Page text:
Do You Want The Democratic Party To Be As Ruthless And Brazen As The Republican Party?
"President Obama," Michael Moore told Chris Hayes on Friday, "wants to be the nice guy." Neo-Nazis-- I mean Republicans-- on social media sites now routinely taunt Democrats as "snowflakes." Are they up to leading the resistance against Trump? Ted Lieu, a Congressman from the stretch of southern California coastline from Malibu through Santa Monica, Venice and Manhattan Beach to Rancho Palos Verdes, is also an Air Force colonel. Saturday morning he told us that "It is possible that Donald Trump-- who lost the popular vote-- will have some ideas that benefit my constituents, California and our nation as a whole. On those policies-- such as withdrawing from the TPP-- I will support. What I will fight-- in every way at my disposal as a member of the United States House of Representatives-- are any policies that put our national security, our privacy, our economy or the well-being of Americans at risk. Any attempt to pass a sham infrastructure plan: I will fight. Any plan to gut the VA and privatize care for our Veteran heroes: I will fight. Any plan to create a so-called Muslim registry: I will fight. Any plan to gut the Affordable Care Act or Wall Street regulations: I will fight. Any plan that moves our nation further away from leading the clean energy revolution and undermines the undeniable science of climate change: I will fight. This is a challenging time in our great nation's history; a time that calls for serious leaders with serious policy solutions that make our nation healthier, more sustainable, more just and more prosperous. My hope is that Trump arrives at the White House and governs differently than he has campaigned."
The video above starts with a segment from Rev. William Barber discussing the pernicious Republican coup d'état in North Carolina. Barber, who you should remember as one of the most inspiring speakers at the Democratic National Convention this past summer. Friday he was on Democracy Now talking with Amy Goodman about how the white fascists-- I mean Republicans-- routinely steal elections and subvert Democracy in Nazi dominated-- I mean Republican dominated-- regions, like the Old Confederacy of slave holding states (and Dunces).
[I]f you rule the South, if you can control the South, you control 171 electoral votes, by just controlling the former 13 Confederate states. You control 26 senators in the United States Senate, which means you only need 25 from the other 37 states. You control 31 percent of the United States House of Representatives, which means you only need 20 from the other 37 states. And you control 13 governors and 13 general assemblies, that control state boards of election. So, if you break through that, then you have fundamentally changed politics.As Paul Waldman wrote over the weekend in the Washington Post, in regard to the GOP coup in North Carolina, "[P]erhaps nowhere in the country have Republicans moved more aggressively to solidify power by disenfranchising their opponents as they have in North Carolina... This isn’t just hardball politics. This is a fundamentally anti-democratic approach to government, one that says that when we win, we get to implement our agenda, and when you win, you don’t.”
I believe all of the pushback we’re seeing-- the voter suppression, the redistricting-- is because the extremists see the possibility of a third Reconstruction. They know that if we register 30 percent of the African-American voters, unregistered voters, in the South, and if we add to that whites and progressive whites and Latinos, you will have changed the South. And if you ever change that map and you ever gave deep down organizing that gets people to stop voting against their own interests, [have] grown-up conversations about race and economics, and people begin to see themselves as allies, blacks and whites, and no longer fear one another, then you have a third Reconstruction. I think we’re in the birth pangs of it. North Carolina is one of the places that points to it. Virginia is one of the places that points to it. The closing gaps that we’re seeing-- when you look at Trump, he didn’t win the South by the gaps that Ronald Reagan did. And if we have deep down organizing in the South, we can have-- we can push this third Reconstruction to full adulthood.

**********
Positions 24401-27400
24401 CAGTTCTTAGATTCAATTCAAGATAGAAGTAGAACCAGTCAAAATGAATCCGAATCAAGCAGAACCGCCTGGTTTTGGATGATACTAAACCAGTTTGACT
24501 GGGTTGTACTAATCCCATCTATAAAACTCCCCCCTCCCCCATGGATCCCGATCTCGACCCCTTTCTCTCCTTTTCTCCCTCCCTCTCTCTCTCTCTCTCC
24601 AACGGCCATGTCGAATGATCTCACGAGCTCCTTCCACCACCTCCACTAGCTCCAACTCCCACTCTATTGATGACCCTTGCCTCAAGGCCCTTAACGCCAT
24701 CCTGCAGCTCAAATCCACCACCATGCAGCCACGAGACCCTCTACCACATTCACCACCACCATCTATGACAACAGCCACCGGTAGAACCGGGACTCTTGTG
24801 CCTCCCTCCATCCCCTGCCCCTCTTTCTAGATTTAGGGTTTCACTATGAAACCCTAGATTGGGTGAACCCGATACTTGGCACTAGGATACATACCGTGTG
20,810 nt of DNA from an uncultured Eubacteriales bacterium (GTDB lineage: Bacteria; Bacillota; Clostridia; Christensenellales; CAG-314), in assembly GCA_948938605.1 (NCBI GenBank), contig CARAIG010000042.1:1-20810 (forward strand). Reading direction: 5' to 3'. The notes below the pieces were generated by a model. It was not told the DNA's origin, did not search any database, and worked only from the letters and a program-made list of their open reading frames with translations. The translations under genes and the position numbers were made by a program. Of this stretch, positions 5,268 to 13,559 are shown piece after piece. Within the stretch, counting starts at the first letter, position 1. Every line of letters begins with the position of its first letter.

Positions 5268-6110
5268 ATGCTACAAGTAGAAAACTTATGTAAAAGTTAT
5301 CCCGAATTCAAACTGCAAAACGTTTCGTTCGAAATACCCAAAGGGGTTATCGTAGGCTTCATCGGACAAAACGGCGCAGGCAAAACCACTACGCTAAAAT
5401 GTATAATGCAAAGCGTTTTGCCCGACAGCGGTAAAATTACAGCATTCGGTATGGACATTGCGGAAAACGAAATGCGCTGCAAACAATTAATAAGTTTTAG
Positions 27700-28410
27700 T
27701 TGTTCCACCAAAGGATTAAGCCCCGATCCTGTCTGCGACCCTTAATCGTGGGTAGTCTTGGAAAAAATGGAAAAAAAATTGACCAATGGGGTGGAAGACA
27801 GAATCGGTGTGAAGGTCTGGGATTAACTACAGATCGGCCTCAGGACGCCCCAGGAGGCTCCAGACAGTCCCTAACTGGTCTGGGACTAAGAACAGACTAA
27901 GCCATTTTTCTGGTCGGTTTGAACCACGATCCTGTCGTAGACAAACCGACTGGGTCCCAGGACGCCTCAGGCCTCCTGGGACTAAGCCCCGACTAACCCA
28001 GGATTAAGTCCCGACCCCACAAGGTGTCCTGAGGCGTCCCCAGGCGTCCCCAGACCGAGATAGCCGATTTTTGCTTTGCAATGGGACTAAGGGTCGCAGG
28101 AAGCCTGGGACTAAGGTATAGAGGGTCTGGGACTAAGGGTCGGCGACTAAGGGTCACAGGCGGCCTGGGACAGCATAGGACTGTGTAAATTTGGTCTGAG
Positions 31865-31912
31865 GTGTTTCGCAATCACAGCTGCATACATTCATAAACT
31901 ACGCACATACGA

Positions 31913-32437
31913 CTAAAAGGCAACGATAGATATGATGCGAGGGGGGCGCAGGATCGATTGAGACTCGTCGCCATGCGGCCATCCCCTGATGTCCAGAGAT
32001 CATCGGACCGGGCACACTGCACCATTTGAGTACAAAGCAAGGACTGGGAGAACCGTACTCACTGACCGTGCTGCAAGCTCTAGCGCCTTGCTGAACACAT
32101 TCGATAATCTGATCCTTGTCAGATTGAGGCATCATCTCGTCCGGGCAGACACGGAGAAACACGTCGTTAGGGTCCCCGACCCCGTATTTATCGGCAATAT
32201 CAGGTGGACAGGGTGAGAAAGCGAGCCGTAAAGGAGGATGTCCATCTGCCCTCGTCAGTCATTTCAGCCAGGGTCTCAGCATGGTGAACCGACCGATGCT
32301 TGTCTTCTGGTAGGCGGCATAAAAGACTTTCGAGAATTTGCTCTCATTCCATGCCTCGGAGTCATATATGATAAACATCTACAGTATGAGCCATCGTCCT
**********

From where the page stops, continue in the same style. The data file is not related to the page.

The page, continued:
...I actually think a lot of what we’re seeing a last stand. I think when President Obama was elected, for instance, and you had this fusion coalition-- remember, he won in Virginia, won in North Carolina early on, Florida-- I think that scared extremists, which is why you had the 15 who got together and said, “We’re going to block him from doing anything.” You know, Jeff Sessions was in that group, who is now being proposed for the attorney general.
I think that the fact that Ryan and McConnell-- we talk a lot about the racism of Trump, but look at the racism of McConnell and Ryan, because, for me, racism is not the KKK or David Dukes or calling somebody the N-word. It’s policy. It’s systemic racism. So, for instance, Ryan and McConnell and Boehner have held up fixing the Voting Rights Act for over a thousand days, almost over 1,200 days, since June 25th, 2013, when the Supreme Court passed this ill-fated decision in Shelby. Strom Thurmond only filibustered the Civil Rights Act of ’57 for a day, 24 hours. These people have held up fixing Voting Rights Act Section 4, so that Section 5 can be implemented in states like North Carolina, for over 1,200 days. They’re afraid. They are afraid of this possibility of us organizing all of America.